Corn reproduction.

Corn, the way corn reproduces is asexually. Asexual organisms can reproduce or make offspring on there own. This, means that there only needs to be one stalk of corn to create another, the same.

Corn is actually a descendant of grass. That’s right the short green stalks of grass are what created the #1 cash crop in the World. The “grass” the originate from is called  Teosinte. The way corn reproduces is actually a lot different than many other asexual reproducers, the way corn starts the reproduction process is male Gametes are produced at the top of the plant, inside the flower like part. At a certain time of year these release a pollen that fertilizes the female Gametes located in the cobs. It reaches them through a piece called silk, it follows it down through into the husk of the corn. When the pollen comes in contact with one of the threads of the Females, it divides into two identical cells. One of these cells finds its way through the kernel. This process takes several hours, the cell has to push through a 6-8 inch of kernel to get to their destination. The other cell that was made when divided, fuses with a egg and an embryo, while the other grows into the endosperm.

Because of there way or reproducing if you would have to look into a field full or corn, your looking at the same stalk of corn over and over again. Because the reproduce asexually every stalk of corn in the field is a clone of the previous one. So, there is never a “new” stalk of corn grown. Just a clone of cells divided to create that one. The had discovered this and had been thinking of a way to inbred seeds to keep the cost of seeds from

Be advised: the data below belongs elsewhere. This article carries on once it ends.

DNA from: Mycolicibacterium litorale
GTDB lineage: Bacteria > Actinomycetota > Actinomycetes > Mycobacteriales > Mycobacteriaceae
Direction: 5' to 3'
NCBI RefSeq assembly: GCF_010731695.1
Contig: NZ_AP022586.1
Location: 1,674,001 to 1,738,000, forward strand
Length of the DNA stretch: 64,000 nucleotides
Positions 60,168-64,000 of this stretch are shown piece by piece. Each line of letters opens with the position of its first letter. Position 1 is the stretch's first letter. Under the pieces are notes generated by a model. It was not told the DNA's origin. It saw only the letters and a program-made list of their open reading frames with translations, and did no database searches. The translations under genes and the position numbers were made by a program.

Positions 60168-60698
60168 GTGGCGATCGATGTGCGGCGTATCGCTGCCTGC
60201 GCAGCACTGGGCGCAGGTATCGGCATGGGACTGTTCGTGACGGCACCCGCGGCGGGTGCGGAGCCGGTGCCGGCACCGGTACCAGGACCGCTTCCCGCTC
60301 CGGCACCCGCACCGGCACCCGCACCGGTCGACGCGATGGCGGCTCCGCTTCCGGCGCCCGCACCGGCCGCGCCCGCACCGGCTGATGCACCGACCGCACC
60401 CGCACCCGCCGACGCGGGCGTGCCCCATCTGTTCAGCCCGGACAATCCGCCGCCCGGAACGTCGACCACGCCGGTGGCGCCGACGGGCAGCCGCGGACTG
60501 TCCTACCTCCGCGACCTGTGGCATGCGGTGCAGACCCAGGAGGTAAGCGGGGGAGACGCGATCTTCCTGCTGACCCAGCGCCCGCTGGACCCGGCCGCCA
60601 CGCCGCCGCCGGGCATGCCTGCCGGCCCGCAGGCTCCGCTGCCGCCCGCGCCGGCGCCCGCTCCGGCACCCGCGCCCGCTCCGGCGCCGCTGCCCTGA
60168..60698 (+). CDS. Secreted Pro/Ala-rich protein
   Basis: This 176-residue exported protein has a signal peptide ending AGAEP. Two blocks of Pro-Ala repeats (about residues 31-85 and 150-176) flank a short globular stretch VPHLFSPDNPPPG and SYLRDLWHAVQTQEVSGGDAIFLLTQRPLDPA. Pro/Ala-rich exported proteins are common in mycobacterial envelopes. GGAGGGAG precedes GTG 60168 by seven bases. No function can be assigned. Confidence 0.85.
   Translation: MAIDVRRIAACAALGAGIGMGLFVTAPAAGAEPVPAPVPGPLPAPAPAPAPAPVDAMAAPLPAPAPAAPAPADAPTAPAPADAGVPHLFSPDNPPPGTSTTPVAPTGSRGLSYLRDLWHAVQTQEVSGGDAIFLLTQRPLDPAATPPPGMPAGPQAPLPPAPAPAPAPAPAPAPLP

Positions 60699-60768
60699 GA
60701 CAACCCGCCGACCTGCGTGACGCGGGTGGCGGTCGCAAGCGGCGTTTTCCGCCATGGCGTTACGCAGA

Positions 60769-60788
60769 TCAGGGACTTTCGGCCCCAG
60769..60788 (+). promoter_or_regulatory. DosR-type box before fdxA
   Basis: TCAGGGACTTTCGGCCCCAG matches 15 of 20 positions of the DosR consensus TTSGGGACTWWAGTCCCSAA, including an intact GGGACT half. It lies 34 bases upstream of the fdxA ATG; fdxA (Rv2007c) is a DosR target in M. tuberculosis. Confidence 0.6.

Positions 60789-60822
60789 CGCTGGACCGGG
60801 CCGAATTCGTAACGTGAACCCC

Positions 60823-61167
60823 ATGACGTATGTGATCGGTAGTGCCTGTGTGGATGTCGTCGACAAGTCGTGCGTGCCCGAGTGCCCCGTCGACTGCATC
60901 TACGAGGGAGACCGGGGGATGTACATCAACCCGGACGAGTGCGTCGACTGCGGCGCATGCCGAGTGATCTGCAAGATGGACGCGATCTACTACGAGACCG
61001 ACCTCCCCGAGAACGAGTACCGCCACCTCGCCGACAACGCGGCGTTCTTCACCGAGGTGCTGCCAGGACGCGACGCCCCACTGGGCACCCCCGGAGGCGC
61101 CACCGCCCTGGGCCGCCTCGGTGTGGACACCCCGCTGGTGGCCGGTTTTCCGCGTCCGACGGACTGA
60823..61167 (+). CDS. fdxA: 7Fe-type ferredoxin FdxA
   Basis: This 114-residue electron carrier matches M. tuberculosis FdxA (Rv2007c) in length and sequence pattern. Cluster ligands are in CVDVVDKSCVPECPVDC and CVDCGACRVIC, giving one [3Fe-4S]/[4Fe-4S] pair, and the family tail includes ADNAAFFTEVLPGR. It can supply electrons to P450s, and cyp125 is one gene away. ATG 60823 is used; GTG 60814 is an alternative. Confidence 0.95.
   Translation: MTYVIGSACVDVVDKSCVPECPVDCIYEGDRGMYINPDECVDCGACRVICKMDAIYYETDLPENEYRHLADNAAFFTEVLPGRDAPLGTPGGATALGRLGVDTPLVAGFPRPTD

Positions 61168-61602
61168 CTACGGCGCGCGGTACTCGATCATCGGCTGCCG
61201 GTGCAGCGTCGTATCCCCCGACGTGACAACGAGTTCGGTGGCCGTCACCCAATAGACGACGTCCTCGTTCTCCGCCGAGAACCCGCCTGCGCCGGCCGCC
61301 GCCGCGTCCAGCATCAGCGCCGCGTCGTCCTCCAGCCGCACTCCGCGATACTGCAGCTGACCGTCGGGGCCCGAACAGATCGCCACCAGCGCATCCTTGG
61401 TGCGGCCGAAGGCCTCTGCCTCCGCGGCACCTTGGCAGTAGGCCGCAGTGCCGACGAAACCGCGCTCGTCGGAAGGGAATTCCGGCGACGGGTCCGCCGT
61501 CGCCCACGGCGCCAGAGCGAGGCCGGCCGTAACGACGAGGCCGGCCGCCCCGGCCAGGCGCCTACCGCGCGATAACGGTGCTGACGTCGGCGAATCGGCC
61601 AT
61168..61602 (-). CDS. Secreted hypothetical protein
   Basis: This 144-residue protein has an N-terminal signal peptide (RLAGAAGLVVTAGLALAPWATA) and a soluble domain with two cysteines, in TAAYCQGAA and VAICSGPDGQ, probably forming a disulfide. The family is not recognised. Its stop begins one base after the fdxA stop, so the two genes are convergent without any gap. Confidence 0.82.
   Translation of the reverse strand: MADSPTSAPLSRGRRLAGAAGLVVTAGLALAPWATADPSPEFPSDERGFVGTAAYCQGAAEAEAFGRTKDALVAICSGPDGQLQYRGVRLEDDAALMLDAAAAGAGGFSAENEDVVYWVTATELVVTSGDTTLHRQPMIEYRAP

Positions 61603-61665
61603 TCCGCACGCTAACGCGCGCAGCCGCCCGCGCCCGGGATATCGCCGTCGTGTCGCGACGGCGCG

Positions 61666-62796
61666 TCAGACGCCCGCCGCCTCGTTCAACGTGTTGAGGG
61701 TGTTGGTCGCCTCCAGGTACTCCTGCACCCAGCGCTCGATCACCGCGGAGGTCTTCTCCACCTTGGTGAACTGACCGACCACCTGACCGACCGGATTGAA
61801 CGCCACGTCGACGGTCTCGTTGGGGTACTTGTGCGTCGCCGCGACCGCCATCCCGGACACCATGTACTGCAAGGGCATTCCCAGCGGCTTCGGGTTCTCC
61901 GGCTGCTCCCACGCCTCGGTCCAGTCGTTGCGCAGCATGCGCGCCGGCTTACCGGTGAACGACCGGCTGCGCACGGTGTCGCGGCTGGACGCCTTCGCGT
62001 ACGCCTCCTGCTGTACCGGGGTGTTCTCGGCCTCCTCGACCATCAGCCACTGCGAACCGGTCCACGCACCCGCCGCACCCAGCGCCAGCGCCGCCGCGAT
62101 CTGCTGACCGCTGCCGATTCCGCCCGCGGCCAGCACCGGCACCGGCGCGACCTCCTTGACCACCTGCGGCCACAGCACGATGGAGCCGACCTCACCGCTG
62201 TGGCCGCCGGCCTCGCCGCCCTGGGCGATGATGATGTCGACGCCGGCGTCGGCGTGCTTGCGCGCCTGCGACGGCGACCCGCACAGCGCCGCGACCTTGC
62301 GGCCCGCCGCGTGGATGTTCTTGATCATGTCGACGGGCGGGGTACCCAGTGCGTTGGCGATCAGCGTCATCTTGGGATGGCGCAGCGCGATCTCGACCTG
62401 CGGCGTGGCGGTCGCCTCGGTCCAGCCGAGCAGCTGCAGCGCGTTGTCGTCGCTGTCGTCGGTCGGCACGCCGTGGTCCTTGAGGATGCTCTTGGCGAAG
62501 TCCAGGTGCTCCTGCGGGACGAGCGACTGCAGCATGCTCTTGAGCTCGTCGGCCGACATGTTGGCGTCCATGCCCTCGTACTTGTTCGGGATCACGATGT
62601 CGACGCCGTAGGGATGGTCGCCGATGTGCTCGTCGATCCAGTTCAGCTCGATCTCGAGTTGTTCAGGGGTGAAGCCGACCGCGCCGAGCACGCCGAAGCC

These bushels of corn are up to a count of 20 bushels and acre. This is better than some GMO corn, but also does not have all the advantages of pesticide control and other critiques. Even though this inbred corn can produce just as good as GMO corn, most of the fields in the USA are still hybrid corn.  farmers and they can make more product and not have to buy new seeds every few years.


       Work Cited

An Example of the way corn has evolved, from Teosinte.

3 thoughts on “Corn reproduction.

  1. You gave great detail in your blog! I didn’t realize that corn had originated from “short green stalks of grass.” When you explained the process of their reproduction, I like how you gave each step the details it needed in order to be understandable yet to the point! Overall I think you did a fantastic job when writing your blog! Keep up the good work.

  2. I liked how you began your blog by stating how corn reproduces and what asexual reproduction is. I think you went in very good detail describing exactly how it reproduces. I also thought your picture gave me a good idea on how corn has evolved and changed in the many years.

  3. You blog was good. I have one question though. Doesn’t corn grow from a seed? I mean, I know it does, but your reproduction process probably has something to do with it, too. Maybe put a little more detail in the article. I was just a little confused when reading the article.

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